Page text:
• Nola's struggles are eye-popping. He has allowed 22 hits, 17 earned runs, seven walks and has struck out 10 in 9 2/3 innings in his last three starts. He has a 15.83 ERA in that stretch, becoming the first Phillies' starter to pitch four or fewer innings and allow four or more runs in three consecutive starts since Gavin Floyd in April 2005. "I'm an even-keeled guy," Nola said. "If you talk to a guy who has three pretty rough starts, it gets kind of frustrating. It gets frustrating after the third one. I feel like it doesn't matter how even-keeled you are. It definitely is frustrating, but I'm going to try to put this one behind me and try to really focus on the positives."
  • It might surprise Phillies fans, but Peter Bourjos has been the Phillies' hottest hitter for the past couple of weeks. He hit a two-run homer to left field in the second inning to keep things going. He finished 3-for-4 with three RBIs. "I was thrilled at the offense," Phillies manager Pete Mackanin said. "A lot of positives to take out of that. Hopefully, the fact that we hit as a team, it'll give us a boost of confidence. We got them and it takes a little pressure off of everybody to feel good going into tomorrow's game."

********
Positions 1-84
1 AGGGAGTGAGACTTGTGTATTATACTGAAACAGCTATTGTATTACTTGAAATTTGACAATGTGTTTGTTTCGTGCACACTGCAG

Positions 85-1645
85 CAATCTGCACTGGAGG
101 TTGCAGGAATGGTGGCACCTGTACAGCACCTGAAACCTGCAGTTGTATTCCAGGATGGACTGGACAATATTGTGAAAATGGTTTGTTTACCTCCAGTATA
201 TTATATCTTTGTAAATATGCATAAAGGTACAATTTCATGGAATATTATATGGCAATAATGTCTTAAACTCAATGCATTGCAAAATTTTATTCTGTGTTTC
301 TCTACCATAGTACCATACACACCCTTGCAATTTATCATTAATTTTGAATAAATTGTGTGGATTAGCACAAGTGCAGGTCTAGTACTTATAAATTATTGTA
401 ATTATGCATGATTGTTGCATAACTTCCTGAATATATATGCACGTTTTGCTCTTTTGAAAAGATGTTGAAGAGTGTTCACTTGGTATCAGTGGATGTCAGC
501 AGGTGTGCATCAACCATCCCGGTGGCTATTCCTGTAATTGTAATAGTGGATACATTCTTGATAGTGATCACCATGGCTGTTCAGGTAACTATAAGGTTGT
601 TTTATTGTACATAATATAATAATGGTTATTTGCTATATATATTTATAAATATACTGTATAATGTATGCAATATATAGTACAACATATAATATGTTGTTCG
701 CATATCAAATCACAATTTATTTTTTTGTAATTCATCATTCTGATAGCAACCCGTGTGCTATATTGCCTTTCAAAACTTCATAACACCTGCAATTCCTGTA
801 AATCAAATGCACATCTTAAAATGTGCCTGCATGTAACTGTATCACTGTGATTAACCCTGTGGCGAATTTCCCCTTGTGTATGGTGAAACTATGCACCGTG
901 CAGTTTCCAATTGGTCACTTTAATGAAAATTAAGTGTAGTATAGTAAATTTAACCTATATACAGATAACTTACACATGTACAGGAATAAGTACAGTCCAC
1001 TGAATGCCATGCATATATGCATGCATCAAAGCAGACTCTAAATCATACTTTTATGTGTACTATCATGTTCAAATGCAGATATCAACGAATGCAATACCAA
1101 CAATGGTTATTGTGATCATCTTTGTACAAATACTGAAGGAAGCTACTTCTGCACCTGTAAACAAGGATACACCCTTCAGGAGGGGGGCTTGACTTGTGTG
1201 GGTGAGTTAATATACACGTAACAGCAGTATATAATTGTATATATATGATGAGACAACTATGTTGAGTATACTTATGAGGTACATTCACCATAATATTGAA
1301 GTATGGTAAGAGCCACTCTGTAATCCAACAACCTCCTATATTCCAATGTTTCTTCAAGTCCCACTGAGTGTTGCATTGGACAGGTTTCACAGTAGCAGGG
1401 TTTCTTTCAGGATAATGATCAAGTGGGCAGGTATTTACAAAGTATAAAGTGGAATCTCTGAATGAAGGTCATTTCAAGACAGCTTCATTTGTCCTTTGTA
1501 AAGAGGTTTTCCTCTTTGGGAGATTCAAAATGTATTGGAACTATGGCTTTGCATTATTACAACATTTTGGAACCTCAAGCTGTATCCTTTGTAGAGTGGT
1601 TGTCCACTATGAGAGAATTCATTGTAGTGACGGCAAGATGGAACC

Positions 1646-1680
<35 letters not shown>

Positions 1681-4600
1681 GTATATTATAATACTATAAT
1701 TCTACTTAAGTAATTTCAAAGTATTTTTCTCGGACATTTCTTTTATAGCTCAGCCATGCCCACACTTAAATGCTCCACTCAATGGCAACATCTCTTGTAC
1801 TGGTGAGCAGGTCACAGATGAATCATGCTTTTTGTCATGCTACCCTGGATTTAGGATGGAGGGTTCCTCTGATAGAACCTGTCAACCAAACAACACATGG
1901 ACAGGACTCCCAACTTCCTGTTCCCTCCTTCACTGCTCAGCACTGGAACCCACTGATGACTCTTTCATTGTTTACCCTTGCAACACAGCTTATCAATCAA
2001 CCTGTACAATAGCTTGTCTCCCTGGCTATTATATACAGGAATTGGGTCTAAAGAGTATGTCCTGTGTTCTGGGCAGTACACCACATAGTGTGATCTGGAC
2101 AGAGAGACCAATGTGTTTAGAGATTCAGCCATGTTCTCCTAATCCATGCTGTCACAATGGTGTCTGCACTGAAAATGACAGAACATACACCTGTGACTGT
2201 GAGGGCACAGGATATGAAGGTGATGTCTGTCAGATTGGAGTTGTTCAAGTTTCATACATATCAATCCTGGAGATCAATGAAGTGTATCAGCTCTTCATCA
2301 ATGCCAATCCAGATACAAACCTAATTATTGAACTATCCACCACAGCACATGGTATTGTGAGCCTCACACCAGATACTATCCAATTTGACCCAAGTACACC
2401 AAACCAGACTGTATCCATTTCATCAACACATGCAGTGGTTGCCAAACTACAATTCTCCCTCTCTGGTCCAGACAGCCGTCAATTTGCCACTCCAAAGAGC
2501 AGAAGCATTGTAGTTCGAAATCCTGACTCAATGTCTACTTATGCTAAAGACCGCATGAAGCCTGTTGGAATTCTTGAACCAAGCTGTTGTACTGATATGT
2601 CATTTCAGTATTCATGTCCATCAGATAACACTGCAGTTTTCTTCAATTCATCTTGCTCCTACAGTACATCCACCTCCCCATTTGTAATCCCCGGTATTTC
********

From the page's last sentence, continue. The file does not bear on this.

• "I was just bragging about him before the game to [Twins broadcaster and Hall of Famer] Bert Blyleven, how his strength is his ability to locate pitches. I looked at the first couple of innings on the monitor -- I came in between innings -- I don't think he hit the mitt more than a couple of times. He was all over the place. He'll get that back. But something is missing right now." -- Mackanin, on Nola.
  • Kurt Suzuki now has 495 career RBIs, giving him sole possession of first place on the all-time RBI list for MLB players born in Hawaii, surpassing Shane Victorino.
Phillies left-hander Adam Morgan (1-6, 6.49 ERA) hopes to get healthy against the Twins. He appeared to be turning a corner earlier this month, allowing six runs in 12 2/3 innings against the Cubs and Nationals. But then he allowed seven runs (four earned runs) in 4 1/3 innings Friday against the D-Backs. First pitch is scheduled for 8:10 p.m. ET.